As the infant brain develops during the first year of life connections to higher centres in the brain become stronger and increasingly take over the functions of primitive reflexes. As this occurs, early survival patterns are inhibited or controlled to allow more mature patterns of response (postural reflexes) to develop in their place.
The postural reflexes support control of balance, posture and movement in a gravity based environment. Postural reflex development is mirrored in the infant’s increasing ability to control its body, posture and movements.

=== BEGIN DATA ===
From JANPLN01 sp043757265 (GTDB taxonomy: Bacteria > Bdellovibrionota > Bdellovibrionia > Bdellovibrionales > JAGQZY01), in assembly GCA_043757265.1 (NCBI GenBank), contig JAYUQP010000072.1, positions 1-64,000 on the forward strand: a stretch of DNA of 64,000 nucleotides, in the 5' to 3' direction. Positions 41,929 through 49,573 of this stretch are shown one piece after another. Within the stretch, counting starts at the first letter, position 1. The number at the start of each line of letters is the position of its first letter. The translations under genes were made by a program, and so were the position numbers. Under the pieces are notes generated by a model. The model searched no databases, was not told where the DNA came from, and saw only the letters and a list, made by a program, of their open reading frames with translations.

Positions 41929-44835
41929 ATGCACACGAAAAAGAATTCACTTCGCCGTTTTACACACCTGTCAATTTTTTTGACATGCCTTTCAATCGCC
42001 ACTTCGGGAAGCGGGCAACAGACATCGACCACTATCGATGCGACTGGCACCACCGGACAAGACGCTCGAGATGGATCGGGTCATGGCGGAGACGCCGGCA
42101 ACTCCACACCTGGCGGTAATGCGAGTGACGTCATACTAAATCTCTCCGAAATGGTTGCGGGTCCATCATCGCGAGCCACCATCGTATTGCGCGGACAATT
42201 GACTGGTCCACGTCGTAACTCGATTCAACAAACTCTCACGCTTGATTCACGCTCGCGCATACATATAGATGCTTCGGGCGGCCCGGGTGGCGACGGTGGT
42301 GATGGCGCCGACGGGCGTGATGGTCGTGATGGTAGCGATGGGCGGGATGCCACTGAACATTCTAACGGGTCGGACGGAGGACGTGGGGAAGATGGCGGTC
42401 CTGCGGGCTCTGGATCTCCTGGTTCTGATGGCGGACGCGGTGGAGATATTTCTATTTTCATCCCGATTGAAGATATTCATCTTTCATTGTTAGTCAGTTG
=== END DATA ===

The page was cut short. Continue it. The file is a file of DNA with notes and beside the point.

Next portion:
Some children fail to gain this control fully in the first year of life and continue to grow up in a reflexive ‘no man’s land’, where traces of the primitive reflexes remain present and the postural reflexes do not develop fully. These children continue to experience difficulty with control of movement affecting coordination, balance, fine motor skills, motor development and associated aspects of learning such as reading, writing and physical education.
Retained primitive reflexes can also affect a child’s sensory perceptions, causing hypersensitivity in some areas and hyposensitivity in others.